Just last year, Cheney voted in favor of spending nearly $5 billion on Reagan’s “Star Wars” nuclear defense system, $650 million to deploy the MX missile on railroad cars and $350 million for the small intercontinental ballistic missile known as Midgetman. He also was a staunch advocate of aid to the Nicaraguan resistance and an outspoken foe of a proposal that would require the President to inform Congress of all covert actions within 48 hours.
Many Democratic members of the Armed Services Committee, as well as at least one Republican, Sen. William S. Cohen (R-Me.), are on record favoring the 48-hour provision, which passed the Senate last year but was never brought up for a vote in the House. Cheney’s opposition to it is consistent with his often-expressed view that Congress imposes too many constraints on the President.
Cheney has argued that the 48-hour rule is part of a “never-again” philosophy adopted by many members of Congress in the wake of the Iran-Contra affair. He has described it as “fatally flawed” because it would “deprive future presidents of all possible discretion under conditions Congress cannot possibly foresee.”
As a member of the Iran-Contra investigating committee, Cheney generally defended the Reagan Administration while acknowledging that mistakes were made by Reagan. A former White House chief of staff during the Gerald R. Ford Administration, he said he was not troubled by Lt. Col. Oliver L. North’s shredding of documents because all top officials destroyed sensitive documents.
Although the issue of Cheney’s support for Contra aid will probably be explored by the Armed Services Committee, it may not be dwelt upon in the hearings since the President has indicated that he has no plans to revive military assistance in the near future.
On “Star Wars,"the Strategic Defense Initiative, Cheney voted last year for an unsuccessful amendment to increase spending for development of the system to $4.9 billion in the current fiscal year--only $400 million more than was authorized by the Senate.
Opposes Funds Limit
But he opposed a successful amendment by Rep. John M. Spratt Jr. (D-S.C.) specifying that no more than 40% of the funds authorized for SDI could be used to develop a so-called “phase one,” using existing technology, for deployment as early as the 1990s.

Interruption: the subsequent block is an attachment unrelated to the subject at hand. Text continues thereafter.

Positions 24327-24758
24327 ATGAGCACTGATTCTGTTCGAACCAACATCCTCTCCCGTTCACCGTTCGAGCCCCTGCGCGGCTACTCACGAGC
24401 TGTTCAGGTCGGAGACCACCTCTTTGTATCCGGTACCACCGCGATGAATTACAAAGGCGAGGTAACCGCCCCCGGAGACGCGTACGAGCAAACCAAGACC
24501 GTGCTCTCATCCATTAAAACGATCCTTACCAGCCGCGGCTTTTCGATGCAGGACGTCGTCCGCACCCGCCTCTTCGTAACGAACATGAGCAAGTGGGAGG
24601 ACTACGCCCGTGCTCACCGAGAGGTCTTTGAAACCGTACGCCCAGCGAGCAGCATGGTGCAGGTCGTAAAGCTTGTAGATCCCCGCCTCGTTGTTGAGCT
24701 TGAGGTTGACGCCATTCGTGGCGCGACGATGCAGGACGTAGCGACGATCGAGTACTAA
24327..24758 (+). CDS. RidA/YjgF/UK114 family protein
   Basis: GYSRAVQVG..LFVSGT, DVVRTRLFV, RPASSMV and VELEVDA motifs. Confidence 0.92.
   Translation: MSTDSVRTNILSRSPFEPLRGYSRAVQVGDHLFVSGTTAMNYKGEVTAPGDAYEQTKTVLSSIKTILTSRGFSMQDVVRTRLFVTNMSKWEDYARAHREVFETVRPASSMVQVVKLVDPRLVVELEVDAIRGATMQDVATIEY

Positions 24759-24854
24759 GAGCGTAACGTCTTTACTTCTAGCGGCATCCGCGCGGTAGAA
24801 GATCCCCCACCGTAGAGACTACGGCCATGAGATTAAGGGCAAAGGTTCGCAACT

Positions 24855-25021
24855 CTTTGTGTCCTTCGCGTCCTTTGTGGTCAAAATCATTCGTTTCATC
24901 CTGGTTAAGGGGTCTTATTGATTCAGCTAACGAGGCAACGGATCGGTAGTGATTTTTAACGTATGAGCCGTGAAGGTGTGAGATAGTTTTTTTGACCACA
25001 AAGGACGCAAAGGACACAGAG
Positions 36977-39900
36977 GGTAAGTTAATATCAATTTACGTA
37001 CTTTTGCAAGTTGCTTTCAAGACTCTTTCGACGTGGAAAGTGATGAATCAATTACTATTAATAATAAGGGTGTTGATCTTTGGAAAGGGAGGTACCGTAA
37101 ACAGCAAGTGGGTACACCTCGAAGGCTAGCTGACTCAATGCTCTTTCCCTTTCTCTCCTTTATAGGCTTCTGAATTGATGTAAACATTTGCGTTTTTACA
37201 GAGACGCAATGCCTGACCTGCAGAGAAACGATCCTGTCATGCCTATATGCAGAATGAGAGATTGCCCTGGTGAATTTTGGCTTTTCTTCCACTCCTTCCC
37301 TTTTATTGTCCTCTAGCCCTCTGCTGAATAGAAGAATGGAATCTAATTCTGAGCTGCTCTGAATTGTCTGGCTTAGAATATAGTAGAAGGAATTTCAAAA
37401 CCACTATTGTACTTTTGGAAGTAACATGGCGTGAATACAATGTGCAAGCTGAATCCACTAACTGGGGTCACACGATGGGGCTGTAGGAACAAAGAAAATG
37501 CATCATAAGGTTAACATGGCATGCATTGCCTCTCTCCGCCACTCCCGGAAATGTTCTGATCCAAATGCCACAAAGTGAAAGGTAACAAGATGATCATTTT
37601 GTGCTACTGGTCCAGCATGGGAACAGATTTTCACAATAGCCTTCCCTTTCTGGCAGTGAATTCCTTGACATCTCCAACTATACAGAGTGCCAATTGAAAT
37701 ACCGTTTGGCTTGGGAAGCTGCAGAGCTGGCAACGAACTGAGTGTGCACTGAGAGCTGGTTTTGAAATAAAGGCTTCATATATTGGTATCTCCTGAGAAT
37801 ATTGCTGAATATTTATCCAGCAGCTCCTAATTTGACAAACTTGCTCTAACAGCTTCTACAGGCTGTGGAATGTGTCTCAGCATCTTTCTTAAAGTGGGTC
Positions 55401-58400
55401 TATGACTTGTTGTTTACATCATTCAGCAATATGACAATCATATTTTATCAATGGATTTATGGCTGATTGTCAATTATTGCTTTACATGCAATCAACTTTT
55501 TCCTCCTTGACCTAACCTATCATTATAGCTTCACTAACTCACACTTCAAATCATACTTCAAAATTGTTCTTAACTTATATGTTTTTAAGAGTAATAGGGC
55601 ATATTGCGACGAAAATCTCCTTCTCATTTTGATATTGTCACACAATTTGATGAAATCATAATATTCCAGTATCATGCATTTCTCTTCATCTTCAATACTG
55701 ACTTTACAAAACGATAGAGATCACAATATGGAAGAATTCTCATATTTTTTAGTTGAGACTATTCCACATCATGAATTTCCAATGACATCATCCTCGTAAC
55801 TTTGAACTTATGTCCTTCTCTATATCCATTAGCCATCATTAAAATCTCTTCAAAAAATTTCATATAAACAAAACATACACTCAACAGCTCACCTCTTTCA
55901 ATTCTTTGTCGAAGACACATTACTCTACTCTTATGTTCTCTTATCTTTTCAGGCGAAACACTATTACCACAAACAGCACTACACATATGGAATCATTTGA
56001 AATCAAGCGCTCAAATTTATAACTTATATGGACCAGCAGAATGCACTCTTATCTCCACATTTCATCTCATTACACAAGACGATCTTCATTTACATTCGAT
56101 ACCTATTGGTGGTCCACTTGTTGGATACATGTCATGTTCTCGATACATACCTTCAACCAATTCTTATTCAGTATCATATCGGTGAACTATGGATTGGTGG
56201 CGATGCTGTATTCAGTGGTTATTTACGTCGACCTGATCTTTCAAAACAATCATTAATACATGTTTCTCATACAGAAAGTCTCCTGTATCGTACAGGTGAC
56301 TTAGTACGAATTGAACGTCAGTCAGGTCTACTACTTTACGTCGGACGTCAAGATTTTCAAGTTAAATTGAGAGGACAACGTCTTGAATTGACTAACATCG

Cheney also supported a defeated proposal authored by then-Rep. Jack Kemp (R-N.Y.) to require the Pentagon to map out a plan for developing an accidental launch protection system that would include two ground-based anti-missile sites as well as space-based components. While no similar plan was offered in the Senate, Nunn has recently advocated redirecting SDI research to produce a system to guard against accidental launch.
One major issue facing Cheney as defense secretary is to allocate current funding between the MX rail garrison system supported strongly by conservative Republicans and the Midgetman favored by liberal Democrats. On this issue, his voting record provides no clear indication how he would settle the issue.
Supports MX Funding
While Cheney voted last year against a proposal by Rep. John G. Rowland (R-Conn.) to eliminate funding for the Midgetman, he nonetheless did support an amendment by Rep. William L. Dickinson (R-Ala.) intended to increase MX funding at the expense of the Midgetman program.
At the time, Cheney was quoted as accusing liberals of favoring Midgetman only as a part of a strategy to block deployment of any new strategic weapons. “Some of our colleagues never support the deployment of any additional capability on the grounds that there will always be something better in the future,” he said.
After voting for many of these amendments, Cheney last year voted against the overall House legislation authorizing $299.5 billion for the Pentagon during the current fiscal year. He offered no explanation for his vote.